Measurements from surface stations record an increase in global temperature of about 0.27°F (0.15°C) per decade. Weather balloons and satellites both record a slight cooling, the balloons by 0.036°F (0.02°C) and MSUs by 0.018°F (0.01°C) per decade.
The discrepancies are real and probably reflect the true state of affairs. The air temperature is rising immediately above the surface, but it is remaining steady or falling slightly in the upper troposphere.
The Central England temperature record shows that since 1800 the temperature in the area covered has risen by about 1.26°F (0.7°C) and that most of this rise has taken place in winter. In other words, winters are becoming milder, but summer temperatures are changing very little.
The temperature in the stratosphere is falling by 0.9°F (0.5°C) at 49,000 feet (15 km), rising to 4.5°F (2.5°C) at 31 miles (50 km). This is due to the depletion of the ozone layer. Stratospheric processes by which ozone forms and is broken down again absorb shortwave solar radiation, warming the stratosphere, but cooling the troposphere by reducing the amount of radiation that penetrates to the surface (see "The radiation balance" on pages 135-142).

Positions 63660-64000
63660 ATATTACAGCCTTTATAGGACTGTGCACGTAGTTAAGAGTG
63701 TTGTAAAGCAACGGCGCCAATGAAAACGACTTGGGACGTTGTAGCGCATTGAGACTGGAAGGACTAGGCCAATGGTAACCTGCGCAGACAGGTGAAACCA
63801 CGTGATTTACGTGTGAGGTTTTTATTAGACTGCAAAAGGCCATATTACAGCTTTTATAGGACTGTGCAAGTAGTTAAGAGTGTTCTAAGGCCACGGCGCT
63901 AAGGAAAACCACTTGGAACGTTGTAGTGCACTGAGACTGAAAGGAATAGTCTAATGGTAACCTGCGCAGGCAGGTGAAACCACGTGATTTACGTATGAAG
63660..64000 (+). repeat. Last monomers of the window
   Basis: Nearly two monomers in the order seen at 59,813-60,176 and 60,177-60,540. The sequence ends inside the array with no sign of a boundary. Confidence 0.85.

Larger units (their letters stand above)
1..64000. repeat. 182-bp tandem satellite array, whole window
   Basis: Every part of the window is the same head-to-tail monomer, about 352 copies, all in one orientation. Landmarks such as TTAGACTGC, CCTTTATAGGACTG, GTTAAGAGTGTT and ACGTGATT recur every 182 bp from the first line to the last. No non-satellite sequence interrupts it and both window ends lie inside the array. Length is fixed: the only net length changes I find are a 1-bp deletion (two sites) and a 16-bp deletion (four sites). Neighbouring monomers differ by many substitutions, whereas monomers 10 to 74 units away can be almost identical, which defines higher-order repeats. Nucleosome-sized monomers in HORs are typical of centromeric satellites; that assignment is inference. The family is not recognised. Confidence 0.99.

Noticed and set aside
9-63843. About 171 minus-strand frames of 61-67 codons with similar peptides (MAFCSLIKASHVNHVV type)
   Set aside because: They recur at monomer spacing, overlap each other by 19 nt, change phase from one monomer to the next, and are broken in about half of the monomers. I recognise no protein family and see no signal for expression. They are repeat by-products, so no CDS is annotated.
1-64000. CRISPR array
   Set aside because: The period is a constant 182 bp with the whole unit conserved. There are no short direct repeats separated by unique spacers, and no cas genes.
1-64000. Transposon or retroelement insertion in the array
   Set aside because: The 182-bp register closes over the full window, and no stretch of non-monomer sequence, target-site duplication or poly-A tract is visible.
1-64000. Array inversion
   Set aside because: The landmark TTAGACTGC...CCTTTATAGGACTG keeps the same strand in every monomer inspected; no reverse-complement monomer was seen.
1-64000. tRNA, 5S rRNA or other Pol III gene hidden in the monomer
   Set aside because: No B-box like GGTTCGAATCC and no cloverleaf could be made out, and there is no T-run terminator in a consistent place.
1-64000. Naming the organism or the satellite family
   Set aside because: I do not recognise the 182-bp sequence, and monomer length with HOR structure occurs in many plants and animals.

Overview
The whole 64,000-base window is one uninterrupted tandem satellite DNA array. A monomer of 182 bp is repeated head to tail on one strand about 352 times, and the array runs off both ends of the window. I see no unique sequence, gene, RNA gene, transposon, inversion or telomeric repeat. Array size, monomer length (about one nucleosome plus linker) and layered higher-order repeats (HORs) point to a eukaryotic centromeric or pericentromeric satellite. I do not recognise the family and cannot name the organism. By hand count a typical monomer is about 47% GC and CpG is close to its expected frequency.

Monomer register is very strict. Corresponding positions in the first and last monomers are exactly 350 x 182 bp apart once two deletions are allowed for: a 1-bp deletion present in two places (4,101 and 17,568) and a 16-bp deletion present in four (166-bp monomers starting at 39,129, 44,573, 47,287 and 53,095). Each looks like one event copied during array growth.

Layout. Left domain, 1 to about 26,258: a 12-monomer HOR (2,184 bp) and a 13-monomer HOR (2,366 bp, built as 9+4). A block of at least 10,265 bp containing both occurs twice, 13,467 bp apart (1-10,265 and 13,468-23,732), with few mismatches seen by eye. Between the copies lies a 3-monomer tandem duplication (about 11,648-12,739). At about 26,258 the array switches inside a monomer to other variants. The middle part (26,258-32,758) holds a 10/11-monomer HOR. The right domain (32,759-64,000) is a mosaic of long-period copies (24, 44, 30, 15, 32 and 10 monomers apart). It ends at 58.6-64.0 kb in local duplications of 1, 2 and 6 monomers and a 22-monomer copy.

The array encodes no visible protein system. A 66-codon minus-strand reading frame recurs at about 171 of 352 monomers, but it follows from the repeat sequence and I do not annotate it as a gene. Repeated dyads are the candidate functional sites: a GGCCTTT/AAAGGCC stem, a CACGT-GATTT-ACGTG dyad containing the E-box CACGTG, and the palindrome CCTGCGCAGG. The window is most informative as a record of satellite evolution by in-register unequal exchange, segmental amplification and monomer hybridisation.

When people talk confidently about the rate at which the world is growing warmer, it is as well to bear in mind the complexity of measuring small changes. The scientists who summarize research findings for the Intergovernmental Panel on Climate Change are more cautious. In Climate Change 2001: The Scientific Basis (paragraph 2.2.4, page 123) they state that: ".. . it is very likely that the surface has warmed in the global average relative to the troposphere, and the troposphere has warmed relative to the stratosphere since 1979. However, the relative warming is spatially very variable and most significant in the tropics and sub-tropics." They also say the difference between the change near the surface and that at higher levels is still not understood and requires further research. Taking the temperature of the atmosphere is not a straightforward task.
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